Early Friday I flew to the very tip of the Keweenaw Peninsula, home of pasties, abandoned copper mines and the Bud and Jan Show. I did a post early in my residency here at OutsideIn on pasties and how they are different from pasties- it skyrocketed me to fame with comments (I was previously unknown so 11 comments constituted fame); that’s because it featured both a recipe and the only close to lewd picture I’ve ever had HERE .
Gratiot Lake, tucked 3 miles in from Lake Superior is one of those outermost places. There are fewer than a dozen year round residents on this large lake. I can drive to NYC in less time than I can drive to Lost Loon Lodge, their house on the lake. Driving is not feasible for these weekend visits; Truly- they live in the same state but it’s 630 miles away. Who would have thought?
Can I fly directly there? No.Only prop planes can land at the Houghton-Hancock one gate airport. Both Detroit and Minneapolis have special, hidden, double secret concourses that most people don’t know about, let alone ever see and that’s where they hide Mesaba Airlink. Mesaba is the only profitable piece of Northworst Airlines so it would seem as though they should spotlight these little gems right up front, in the middle of the main terminal. But no. In Detroit you take that fancy new high speed bullet tram as far as it will go and then you walk to Toledo. This is especially taxing if you are carrying home canned goods, specialty cheeses and breads from Whole Foods and the last tomatoes from the garden.
I fly to Minneapolis (hi Keri! hi Kathy!) and then, with 14 minutes between flights (because "on-time" means when you hit the ground, not when they arrive at the gate 28 minutes later), I find the next double secret concourse which is located-I am not kidding here- 2.1 miles from gate F12 where I came in. At this point I have to commandeer one of those go-cart vehicles, knocking some elderly handicapped person out of the way, and scream, "I’ll miss my flight, I’ll miss my flight!" The tomatoes have started to compost and they are seeping out of the corner of my backpack. Then I race onboard one of Mesaba’s lovely little 30 seat SAAB "prop-jets" with the dove gray leather seats. I used to think that this was a lowly job for a flight attendant. I now realize that the one who is on these flights actually has a good thing going. Everyone drops off their "carry-on" at the bottom of the boarding stairs and it gets stuffed in the underbelly and promptly handed to you as you exit the plane. This means no one is wrestling to get loaves of bread and stinky cheese into the overhead bins. You only have 30 people to wrangle into their seats and although everyone is wearing damp wool and Carharts it’s a pleasant and cooperative crowd, heh? The flight attendant only has to hand out, at most, 30 cans of pop and she can chat with virtually everyone on board from her leather seat up front. And no one ever needs to use the bathroom.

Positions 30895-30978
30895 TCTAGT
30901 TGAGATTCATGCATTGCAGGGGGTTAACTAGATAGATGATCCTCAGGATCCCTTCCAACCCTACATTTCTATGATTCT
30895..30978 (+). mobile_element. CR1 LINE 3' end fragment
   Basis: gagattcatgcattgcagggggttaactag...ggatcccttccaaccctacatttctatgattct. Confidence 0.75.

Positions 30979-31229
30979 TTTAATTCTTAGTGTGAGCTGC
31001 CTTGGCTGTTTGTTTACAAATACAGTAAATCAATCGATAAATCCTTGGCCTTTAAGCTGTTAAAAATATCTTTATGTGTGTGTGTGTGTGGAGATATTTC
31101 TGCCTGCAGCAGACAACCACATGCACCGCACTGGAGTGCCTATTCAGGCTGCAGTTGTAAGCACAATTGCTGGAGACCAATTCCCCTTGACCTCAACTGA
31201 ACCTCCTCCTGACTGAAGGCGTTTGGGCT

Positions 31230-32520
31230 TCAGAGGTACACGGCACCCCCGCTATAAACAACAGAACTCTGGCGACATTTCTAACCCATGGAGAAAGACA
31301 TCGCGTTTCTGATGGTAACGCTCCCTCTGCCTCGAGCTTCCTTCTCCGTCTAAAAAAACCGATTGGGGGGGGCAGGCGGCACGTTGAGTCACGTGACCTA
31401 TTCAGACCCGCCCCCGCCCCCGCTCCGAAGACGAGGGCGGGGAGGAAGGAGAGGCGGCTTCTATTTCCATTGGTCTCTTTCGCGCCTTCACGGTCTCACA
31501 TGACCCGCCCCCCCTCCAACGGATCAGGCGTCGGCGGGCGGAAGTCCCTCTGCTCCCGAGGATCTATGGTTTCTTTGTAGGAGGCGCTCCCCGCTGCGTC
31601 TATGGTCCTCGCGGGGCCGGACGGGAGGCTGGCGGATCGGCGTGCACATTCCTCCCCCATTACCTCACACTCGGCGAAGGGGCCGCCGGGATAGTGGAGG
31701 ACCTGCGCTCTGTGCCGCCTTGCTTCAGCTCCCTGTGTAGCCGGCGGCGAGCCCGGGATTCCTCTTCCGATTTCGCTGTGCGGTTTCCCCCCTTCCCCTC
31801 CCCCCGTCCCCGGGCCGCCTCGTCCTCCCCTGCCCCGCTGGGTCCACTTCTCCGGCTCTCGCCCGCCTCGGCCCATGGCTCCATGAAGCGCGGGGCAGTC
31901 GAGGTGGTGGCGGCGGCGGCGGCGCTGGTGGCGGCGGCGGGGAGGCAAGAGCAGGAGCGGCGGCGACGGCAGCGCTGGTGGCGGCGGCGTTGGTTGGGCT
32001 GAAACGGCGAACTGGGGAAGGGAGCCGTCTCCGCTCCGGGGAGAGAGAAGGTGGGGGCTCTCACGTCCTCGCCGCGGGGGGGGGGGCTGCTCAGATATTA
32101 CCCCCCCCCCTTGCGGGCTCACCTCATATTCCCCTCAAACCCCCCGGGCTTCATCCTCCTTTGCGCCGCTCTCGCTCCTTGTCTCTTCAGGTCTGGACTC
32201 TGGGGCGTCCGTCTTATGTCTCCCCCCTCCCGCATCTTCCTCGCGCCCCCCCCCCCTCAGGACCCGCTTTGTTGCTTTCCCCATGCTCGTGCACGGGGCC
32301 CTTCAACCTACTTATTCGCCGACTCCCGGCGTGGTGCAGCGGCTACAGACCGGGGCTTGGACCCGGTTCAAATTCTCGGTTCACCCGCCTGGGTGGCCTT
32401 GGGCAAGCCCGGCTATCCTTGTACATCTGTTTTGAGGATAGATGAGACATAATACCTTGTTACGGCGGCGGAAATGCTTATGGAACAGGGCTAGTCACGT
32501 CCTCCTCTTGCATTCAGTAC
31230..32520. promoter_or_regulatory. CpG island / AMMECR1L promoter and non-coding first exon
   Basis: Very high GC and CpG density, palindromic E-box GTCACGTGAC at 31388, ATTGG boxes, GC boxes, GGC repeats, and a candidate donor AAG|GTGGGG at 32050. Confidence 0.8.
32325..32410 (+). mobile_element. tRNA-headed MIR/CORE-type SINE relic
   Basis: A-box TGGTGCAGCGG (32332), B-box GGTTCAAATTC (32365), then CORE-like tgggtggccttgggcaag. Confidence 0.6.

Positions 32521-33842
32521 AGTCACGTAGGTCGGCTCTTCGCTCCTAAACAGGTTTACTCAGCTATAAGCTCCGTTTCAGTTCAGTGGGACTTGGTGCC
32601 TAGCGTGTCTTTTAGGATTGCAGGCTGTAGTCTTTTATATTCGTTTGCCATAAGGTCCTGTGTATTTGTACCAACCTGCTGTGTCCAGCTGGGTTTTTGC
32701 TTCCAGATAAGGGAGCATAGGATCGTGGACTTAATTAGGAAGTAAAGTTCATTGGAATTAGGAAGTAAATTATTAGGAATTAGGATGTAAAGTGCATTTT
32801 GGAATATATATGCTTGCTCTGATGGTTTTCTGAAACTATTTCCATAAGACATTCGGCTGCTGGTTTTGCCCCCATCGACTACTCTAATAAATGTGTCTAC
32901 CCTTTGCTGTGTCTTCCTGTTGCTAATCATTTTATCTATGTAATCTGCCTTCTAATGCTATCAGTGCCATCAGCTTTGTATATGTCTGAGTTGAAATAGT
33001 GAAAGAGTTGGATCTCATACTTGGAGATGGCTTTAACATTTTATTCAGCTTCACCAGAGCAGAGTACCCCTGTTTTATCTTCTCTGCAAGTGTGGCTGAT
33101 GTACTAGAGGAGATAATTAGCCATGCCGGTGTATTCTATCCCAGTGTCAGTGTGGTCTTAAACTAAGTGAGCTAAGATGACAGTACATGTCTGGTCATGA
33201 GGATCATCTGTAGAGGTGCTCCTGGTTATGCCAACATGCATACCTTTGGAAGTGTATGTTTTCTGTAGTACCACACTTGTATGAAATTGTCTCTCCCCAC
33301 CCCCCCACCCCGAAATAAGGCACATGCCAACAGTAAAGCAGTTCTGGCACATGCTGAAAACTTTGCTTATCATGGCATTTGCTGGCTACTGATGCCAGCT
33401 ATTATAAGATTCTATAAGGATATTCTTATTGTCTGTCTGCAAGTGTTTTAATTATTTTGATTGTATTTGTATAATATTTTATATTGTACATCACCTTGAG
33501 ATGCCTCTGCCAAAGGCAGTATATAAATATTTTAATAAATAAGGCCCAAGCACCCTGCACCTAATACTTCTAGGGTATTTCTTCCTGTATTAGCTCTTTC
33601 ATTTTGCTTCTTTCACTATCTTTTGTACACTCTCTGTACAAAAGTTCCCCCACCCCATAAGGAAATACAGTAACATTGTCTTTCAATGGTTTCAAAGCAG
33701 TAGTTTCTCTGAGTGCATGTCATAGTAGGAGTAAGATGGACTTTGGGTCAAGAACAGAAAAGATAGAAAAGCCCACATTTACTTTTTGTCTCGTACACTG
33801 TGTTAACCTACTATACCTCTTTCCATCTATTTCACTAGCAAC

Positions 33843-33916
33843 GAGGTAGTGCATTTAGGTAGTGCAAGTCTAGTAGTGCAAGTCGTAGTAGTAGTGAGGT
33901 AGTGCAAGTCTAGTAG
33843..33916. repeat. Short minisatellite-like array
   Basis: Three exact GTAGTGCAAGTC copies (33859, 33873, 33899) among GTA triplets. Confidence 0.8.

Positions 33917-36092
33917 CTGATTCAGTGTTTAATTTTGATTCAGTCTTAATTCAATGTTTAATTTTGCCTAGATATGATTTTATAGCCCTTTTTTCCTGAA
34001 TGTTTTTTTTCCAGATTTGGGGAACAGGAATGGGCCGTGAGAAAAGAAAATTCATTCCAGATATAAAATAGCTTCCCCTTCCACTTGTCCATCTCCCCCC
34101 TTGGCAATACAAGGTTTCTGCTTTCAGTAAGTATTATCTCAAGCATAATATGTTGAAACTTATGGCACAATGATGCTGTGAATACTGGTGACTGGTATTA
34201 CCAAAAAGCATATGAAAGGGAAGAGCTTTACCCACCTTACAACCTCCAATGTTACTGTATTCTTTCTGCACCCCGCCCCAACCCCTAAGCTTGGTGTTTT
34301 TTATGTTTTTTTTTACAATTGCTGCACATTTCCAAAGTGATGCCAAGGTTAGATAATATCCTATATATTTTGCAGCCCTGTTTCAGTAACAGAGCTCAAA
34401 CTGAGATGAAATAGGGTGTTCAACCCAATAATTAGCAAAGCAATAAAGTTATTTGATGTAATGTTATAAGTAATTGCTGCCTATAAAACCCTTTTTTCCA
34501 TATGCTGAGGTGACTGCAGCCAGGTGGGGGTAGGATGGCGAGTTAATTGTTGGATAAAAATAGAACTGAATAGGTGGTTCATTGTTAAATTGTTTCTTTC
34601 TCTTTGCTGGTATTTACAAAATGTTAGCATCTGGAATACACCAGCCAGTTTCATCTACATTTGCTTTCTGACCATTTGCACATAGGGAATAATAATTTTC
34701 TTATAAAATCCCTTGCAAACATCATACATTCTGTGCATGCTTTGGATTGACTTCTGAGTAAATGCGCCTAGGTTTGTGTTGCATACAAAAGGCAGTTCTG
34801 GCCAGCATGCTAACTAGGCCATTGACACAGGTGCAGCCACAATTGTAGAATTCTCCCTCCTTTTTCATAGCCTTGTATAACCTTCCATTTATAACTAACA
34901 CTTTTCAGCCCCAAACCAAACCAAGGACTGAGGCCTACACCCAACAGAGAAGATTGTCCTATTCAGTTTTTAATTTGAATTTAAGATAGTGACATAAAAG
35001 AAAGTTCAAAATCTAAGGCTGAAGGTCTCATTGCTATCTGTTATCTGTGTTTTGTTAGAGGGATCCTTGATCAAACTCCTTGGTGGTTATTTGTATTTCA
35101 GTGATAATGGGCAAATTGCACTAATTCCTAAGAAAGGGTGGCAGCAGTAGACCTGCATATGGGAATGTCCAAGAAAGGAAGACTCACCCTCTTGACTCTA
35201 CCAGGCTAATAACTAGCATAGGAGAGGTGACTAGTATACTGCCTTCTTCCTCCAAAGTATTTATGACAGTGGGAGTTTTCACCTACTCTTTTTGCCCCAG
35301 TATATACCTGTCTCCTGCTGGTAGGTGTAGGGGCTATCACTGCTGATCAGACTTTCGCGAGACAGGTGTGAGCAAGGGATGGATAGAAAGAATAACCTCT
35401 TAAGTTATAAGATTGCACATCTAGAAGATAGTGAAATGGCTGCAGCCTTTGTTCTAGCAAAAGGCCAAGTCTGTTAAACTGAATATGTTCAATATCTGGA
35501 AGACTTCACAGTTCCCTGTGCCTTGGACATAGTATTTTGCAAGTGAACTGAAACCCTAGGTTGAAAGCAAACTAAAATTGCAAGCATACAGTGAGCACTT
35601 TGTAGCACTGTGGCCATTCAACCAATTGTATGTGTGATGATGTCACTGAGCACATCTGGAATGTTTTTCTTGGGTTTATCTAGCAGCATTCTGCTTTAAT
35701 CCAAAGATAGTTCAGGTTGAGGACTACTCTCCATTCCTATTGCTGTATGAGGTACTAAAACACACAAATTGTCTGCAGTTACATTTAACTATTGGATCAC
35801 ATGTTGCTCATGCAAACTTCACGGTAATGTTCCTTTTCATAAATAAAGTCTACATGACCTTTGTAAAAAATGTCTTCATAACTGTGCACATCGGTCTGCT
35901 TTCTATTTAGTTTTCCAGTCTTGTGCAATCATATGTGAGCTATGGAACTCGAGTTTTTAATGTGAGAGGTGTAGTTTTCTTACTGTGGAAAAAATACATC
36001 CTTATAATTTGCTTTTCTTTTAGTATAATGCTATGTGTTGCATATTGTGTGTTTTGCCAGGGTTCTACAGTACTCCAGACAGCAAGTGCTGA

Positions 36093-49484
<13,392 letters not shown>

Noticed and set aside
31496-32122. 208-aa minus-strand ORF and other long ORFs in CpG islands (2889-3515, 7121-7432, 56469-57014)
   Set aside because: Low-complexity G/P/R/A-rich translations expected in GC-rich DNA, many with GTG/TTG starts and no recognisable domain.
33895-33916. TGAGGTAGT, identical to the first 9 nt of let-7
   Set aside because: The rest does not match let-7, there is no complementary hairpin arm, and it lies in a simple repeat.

When I land at Houghton-Hancock there’s no waiting in line to get the plane to the gate. You’re just there. And there was Bud, anxious and pleased to see me, happy to have one of the children for the weekend. He gave me a big hug and said, "Oh hi, honey. Thank you for coming. Your mother can hardly wait. Rich called and said it was fine if you stayed for two months!" This is the first joke of the weekend about how there is just not enough time. There’s not enough time left at all and that becomes one of the underlying themes of the next 48 hours.
I’ll write more later today but first I’m going to go get un-kinked from the weekend at a pilates class and then I’m going to come around the neighborhood and say hello to you. When I got up this morning there were three comments appended to my last post from people I love and it made me so happy to think that these people know me and keep me in mind. And so, I can’t wait to pop over to your place and see what’s new.
Here are a couple pictures I took over the weekend. It is very beautiful, albeit remote, up there. The eagle parents were visible but high and far up. By the time I got my sights on the tree one had flown out over the lake. Click to enlarge.